I'm convinced that Jesus did not come to save a societal structure or political communities, but to save people from all sorts of different backgrounds to become part of a new kingdom.
     
  10. AITB

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    Do you get Moody Magazine? In the President's column in the current issue, he wrote some very similar things to what you just said.

    And I agree.

    I thought we wanted people to know about Jesus, not to know that we like to scream about moral issues :confused:

    It's not the gospel, imo.

    They still probably don't know the gospel; they only know which moral issues we scream about.
     
  11. Baptist Believer

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  12. AITB

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    Originally posted by Baptist Believer: For the last few years many Christians have realized they are not going to save the world through politics

    I'm encouraged to hear that.

    There are still powerful conservative Christian voices who differ though...I mean, they got the President of the NRB to resign simply for saying (in effect) that the Christian media ought to make sure it's about Jesus :eek:

    And it seems to me that many people here are very much in favor of aggressive involvement by Christians in politics...

    (something many old-school liberals are still trying to do)

    Maybe so; the Jesus seminar isn't though...as best I can tell. So not all liberals.

    Anyway I'm kind of in favor of social programs if that's what you mean.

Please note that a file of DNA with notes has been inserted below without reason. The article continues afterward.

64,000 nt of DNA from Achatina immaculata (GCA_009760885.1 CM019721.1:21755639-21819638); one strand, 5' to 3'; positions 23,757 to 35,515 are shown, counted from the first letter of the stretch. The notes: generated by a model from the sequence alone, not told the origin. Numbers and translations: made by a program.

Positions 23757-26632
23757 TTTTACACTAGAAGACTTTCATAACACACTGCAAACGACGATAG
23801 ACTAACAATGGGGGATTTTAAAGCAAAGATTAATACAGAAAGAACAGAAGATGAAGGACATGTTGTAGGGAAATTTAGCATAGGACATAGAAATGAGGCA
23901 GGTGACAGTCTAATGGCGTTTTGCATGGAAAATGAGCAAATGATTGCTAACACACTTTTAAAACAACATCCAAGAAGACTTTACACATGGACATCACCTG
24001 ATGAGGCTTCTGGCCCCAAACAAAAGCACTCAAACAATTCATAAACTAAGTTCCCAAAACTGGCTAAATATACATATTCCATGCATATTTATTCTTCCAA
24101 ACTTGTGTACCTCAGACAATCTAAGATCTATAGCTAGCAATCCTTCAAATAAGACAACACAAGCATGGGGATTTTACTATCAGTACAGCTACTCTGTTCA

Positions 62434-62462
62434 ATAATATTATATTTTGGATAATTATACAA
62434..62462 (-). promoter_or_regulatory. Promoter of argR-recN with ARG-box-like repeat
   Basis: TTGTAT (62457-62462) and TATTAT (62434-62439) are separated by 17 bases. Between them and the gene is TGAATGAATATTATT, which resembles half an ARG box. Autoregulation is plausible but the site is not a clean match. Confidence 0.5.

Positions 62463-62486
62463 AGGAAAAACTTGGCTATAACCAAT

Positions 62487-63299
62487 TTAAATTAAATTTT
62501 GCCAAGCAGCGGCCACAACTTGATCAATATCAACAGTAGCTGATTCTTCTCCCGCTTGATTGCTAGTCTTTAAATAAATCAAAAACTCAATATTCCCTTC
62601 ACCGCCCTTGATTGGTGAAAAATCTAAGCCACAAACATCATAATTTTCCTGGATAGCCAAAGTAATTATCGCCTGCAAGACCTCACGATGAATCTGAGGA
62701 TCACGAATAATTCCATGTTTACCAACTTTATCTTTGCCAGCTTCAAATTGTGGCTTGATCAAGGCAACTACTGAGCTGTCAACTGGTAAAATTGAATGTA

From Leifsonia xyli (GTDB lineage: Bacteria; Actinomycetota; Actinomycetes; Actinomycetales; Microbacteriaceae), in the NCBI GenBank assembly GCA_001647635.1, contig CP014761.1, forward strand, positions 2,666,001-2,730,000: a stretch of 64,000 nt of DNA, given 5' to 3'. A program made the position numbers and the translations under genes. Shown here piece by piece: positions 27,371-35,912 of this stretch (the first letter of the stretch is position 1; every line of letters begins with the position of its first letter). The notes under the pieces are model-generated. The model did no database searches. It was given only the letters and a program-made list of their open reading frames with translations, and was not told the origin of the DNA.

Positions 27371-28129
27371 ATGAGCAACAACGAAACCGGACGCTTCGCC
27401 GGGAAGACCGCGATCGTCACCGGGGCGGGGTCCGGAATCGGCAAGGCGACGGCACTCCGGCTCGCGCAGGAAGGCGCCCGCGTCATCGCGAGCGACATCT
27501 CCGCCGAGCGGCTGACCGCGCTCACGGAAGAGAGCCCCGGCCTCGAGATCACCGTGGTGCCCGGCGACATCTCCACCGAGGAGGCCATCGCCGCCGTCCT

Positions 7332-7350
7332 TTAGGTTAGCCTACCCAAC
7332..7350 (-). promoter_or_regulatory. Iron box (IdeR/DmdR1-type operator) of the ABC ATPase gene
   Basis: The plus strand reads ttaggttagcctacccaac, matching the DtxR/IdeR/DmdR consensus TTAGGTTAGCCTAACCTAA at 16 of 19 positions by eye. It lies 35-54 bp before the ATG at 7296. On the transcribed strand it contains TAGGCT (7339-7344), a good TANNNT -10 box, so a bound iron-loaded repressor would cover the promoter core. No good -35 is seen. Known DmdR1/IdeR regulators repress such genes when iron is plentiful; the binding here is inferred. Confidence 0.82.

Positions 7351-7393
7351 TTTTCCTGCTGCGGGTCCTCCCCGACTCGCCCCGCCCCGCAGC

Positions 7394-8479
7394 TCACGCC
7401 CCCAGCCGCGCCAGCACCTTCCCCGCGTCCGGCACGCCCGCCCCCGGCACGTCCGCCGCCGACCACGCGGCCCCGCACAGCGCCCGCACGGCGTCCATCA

I don't like the 'selfishness' I see in conservative Christian moves to reform politics. It seems to be about I want MY kids to be saying 'under God'; I want MY kids learning creationism in the public schools; I don't want too much of MY money going to social programs (the right-wing stuff) - I want to KEEP it for MY OWN FAMILY.

    That's what bothers me about 'the Christian right' as much as that they seem to think it's ok to expect non-believers not to live like non-believers. And that it's ok to punish them if they don't live like the Bible says they will live - doing their own thing essentially...I mean, not that they are necessarily immoral but that they derive morality and justice by consensus rather than by what a book says ;) (with all due respect [​IMG] ).

    and are turning back to becoming salt and light.

    Good [​IMG]

    As long as the salt doesn't sting and the light doesn't burn ;)

    AITB [​IMG]
     
  13. church mouse guy